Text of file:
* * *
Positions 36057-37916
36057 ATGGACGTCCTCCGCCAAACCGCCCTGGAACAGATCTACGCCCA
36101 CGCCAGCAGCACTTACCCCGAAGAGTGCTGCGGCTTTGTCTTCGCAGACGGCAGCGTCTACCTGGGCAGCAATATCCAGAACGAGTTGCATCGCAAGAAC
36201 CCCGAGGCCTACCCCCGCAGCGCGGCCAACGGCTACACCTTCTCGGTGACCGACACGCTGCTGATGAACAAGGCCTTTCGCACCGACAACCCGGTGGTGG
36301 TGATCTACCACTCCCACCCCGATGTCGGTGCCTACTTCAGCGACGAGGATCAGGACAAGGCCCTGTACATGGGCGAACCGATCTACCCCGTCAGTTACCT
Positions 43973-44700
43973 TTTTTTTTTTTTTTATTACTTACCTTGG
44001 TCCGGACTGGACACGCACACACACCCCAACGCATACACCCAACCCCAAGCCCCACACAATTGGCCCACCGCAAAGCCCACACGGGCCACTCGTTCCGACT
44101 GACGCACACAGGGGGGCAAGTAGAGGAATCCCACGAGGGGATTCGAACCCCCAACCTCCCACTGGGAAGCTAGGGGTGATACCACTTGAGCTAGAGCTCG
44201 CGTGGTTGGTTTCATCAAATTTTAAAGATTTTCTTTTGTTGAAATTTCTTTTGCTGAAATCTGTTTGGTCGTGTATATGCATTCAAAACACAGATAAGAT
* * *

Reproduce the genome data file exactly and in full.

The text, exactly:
Positions 36057-37916
36057 ATGGACGTCCTCCGCCAAACCGCCCTGGAACAGATCTACGCCCA
36101 CGCCAGCAGCACTTACCCCGAAGAGTGCTGCGGCTTTGTCTTCGCAGACGGCAGCGTCTACCTGGGCAGCAATATCCAGAACGAGTTGCATCGCAAGAAC
36201 CCCGAGGCCTACCCCCGCAGCGCGGCCAACGGCTACACCTTCTCGGTGACCGACACGCTGCTGATGAACAAGGCCTTTCGCACCGACAACCCGGTGGTGG
36301 TGATCTACCACTCCCACCCCGATGTCGGTGCCTACTTCAGCGACGAGGATCAGGACAAGGCCCTGTACATGGGCGAACCGATCTACCCCGTCAGTTACCT
Positions 43973-44700
43973 TTTTTTTTTTTTTTATTACTTACCTTGG
44001 TCCGGACTGGACACGCACACACACCCCAACGCATACACCCAACCCCAAGCCCCACACAATTGGCCCACCGCAAAGCCCACACGGGCCACTCGTTCCGACT
44101 GACGCACACAGGGGGGCAAGTAGAGGAATCCCACGAGGGGATTCGAACCCCCAACCTCCCACTGGGAAGCTAGGGGTGATACCACTTGAGCTAGAGCTCG
44201 CGTGGTTGGTTTCATCAAATTTTAAAGATTTTCTTTTGTTGAAATTTCTTTTGCTGAAATCTGTTTGGTCGTGTATATGCATTCAAAACACAGATAAGAT